Traveling piano — possibly the North Olympic Peninsula’s oldest — finds new Port Townsend home
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Pianist Matt Conyers, who performs under the name Jack Argyle, plays the 120-year-old piano that has now found a home in the Cellar Door in Port Townsend. -- Photo by Charlie Bermant/Peninsula Daily News

By Charlie Bermant
Peninsula Daily News

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PORT TOWNSEND — An antique piano, perhaps the first ever in Port Townsend and possibly the oldest on the North Olympic Peninsula, has found a new home at a restaurant/bar, the latest stop in its journey around downtown that has lasted for about 130 years.

“We are the stewards,” said Dominic Svornich, co-owner of the Cellar Door, located downstairs at 940 Water St. “We will keep its legacy alive, and it won’t ever go far.”

Svornich said the piano was built in 1878 in New York City by Ernest Gabler & Brother.

A few years later, it was taken to Port Townsend in a ship that sailed around Africa to get to the West Coast because the Panama Canal had not yet been constructed.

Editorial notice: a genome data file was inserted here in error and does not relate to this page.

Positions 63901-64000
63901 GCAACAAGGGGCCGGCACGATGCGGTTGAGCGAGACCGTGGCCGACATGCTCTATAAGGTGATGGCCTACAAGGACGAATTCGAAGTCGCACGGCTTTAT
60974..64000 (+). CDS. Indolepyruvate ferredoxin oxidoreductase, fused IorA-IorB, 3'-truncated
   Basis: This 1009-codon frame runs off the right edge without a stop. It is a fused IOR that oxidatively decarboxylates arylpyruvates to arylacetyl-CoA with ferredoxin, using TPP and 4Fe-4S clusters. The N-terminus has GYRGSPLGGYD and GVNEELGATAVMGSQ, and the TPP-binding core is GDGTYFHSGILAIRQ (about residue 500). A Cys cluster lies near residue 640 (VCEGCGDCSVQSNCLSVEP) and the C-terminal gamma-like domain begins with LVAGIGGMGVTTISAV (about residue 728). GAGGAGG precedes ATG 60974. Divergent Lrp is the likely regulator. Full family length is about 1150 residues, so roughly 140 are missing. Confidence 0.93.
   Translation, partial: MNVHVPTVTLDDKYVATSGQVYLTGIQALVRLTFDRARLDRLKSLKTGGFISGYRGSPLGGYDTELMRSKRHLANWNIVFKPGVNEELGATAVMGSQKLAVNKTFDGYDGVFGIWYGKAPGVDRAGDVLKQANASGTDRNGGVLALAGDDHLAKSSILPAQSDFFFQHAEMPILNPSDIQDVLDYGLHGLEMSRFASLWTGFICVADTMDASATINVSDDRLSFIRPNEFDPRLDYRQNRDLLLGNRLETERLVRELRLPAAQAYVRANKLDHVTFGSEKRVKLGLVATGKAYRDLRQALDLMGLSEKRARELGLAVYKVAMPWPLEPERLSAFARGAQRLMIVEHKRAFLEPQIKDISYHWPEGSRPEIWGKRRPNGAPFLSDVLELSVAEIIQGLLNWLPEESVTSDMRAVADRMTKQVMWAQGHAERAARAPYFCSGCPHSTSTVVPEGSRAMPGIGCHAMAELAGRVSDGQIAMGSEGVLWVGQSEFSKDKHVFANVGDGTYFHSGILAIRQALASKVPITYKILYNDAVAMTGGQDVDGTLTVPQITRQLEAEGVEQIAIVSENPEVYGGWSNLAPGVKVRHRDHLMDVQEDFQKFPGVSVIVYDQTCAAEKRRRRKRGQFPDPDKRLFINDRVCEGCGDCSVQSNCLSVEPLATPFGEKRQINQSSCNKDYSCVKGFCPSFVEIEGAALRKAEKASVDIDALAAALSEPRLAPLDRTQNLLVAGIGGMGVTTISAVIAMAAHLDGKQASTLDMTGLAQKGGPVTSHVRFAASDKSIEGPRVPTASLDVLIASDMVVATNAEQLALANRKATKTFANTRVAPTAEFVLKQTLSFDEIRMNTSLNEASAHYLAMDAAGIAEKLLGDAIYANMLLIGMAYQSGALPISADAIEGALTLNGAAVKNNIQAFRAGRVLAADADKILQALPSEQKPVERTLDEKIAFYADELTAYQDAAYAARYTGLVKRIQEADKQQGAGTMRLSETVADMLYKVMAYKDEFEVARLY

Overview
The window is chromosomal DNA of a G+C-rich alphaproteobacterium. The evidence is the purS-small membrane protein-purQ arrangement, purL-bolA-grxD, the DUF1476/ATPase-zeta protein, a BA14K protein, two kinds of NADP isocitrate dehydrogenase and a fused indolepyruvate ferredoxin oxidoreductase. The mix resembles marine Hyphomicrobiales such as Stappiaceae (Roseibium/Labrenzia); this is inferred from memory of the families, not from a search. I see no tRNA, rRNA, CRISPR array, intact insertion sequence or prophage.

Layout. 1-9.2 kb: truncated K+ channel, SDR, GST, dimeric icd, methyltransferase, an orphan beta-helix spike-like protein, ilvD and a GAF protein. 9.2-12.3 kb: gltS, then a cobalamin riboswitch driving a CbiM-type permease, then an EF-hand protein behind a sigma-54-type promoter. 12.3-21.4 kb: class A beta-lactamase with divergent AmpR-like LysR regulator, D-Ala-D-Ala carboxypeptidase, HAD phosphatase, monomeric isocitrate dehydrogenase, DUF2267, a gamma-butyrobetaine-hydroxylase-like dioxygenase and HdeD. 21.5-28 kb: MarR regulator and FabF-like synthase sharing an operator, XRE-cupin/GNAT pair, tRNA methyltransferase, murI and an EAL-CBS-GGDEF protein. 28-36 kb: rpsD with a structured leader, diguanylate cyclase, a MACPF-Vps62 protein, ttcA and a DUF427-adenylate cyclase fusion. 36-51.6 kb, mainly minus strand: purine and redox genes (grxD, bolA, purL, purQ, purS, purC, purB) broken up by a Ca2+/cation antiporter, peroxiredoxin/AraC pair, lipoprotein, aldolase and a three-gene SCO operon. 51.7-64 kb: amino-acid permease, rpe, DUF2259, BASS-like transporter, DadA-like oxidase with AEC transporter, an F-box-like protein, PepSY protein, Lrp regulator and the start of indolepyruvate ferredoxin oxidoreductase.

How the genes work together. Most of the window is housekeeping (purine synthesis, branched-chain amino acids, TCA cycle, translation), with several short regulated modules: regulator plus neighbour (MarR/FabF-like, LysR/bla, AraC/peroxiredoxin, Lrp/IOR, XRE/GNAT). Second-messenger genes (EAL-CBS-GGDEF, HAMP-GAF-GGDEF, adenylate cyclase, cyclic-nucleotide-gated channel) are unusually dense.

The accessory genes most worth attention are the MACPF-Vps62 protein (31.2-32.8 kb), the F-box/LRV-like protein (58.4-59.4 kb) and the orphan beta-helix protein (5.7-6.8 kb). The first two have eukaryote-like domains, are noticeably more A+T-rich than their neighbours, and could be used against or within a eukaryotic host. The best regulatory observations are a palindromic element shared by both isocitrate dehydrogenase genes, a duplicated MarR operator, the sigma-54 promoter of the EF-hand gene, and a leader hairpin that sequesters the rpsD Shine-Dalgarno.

“We think this could have been the first piano in Port Townsend,” Svornich said.

The piano found its way into the Town Tavern at 639 Water St., where it stayed until 1996 when new owners sought to remove it, and it was rescued by Port Townsend resident Ben Thomas, Svornich said.

Thomas gave it to musician Matt Sircely for safekeeping, he added.

Sircely kept the piano until he moved in 2009.

He passed it on to Anna Nasset when she took over the Artisans on Taylor gallery.

When Nasset closed the gallery this month, the piano was again homeless.

Nasset offered the piano to Svornich, who began to present live music in the club in September.

Two weeks ago, Svornich and a moving crew strapped the 550-pound piano, which has a metal soundboard, to a dolly and moved it around the corner to the club, playing it all the while.

“We had a lot of musicians who wanted to play piano in here but weren’t interested in an electric piano,” Svornich said.

“It’s in great shape, although some of the keys need repair, and we’d like to bring the wood back to its original luster.”

Svornich said Thomas, who now lives in Portland, Ore., still “owns” the piano but wants to keep it in town.

“It will stay in Port Townsend,” Svornich said.

“It’s one of those things that is passed along and bequeathed to a new owner every so often.”


Jefferson County Editor Charlie Bermant can be reached at 360-385-2335 or at

Last modified: October 19. 2013 6:37PM
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